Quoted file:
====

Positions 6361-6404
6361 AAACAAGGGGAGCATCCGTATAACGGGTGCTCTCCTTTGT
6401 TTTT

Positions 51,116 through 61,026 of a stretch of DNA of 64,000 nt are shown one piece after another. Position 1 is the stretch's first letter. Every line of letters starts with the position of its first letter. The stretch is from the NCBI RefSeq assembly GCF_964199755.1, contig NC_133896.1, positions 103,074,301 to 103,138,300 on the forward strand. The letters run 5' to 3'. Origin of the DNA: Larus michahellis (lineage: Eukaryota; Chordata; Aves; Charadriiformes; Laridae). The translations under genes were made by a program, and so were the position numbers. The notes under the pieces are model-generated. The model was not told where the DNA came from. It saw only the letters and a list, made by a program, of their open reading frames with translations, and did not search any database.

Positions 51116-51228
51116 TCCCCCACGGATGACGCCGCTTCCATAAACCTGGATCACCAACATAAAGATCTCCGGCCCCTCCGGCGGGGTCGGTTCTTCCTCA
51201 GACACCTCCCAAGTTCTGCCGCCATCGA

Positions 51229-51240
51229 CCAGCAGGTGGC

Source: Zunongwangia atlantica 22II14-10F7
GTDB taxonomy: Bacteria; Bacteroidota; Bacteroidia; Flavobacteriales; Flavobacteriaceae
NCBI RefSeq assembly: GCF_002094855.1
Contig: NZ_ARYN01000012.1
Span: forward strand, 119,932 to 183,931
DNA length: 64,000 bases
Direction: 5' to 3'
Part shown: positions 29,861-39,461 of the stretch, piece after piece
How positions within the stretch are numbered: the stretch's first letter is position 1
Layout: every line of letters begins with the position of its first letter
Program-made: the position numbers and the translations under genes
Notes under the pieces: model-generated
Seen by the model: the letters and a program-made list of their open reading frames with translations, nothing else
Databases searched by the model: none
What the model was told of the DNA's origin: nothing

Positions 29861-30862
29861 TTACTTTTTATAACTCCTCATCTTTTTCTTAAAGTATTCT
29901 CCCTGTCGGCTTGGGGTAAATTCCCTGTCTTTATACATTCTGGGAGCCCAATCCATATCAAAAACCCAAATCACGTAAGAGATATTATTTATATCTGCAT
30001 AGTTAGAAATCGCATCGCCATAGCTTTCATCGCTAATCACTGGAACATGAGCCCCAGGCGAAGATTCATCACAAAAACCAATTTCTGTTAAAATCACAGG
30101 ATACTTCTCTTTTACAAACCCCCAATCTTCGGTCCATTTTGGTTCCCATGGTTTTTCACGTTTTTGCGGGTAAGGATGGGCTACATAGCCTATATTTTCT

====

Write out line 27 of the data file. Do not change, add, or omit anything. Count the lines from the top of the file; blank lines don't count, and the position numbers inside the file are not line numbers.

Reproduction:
29901 CCCTGTCGGCTTGGGGTAAATTCCCTGTCTTTATACATTCTGGGAGCCCAATCCATATCAAAAACCCAAATCACGTAAGAGATATTATTTATATCTGCAT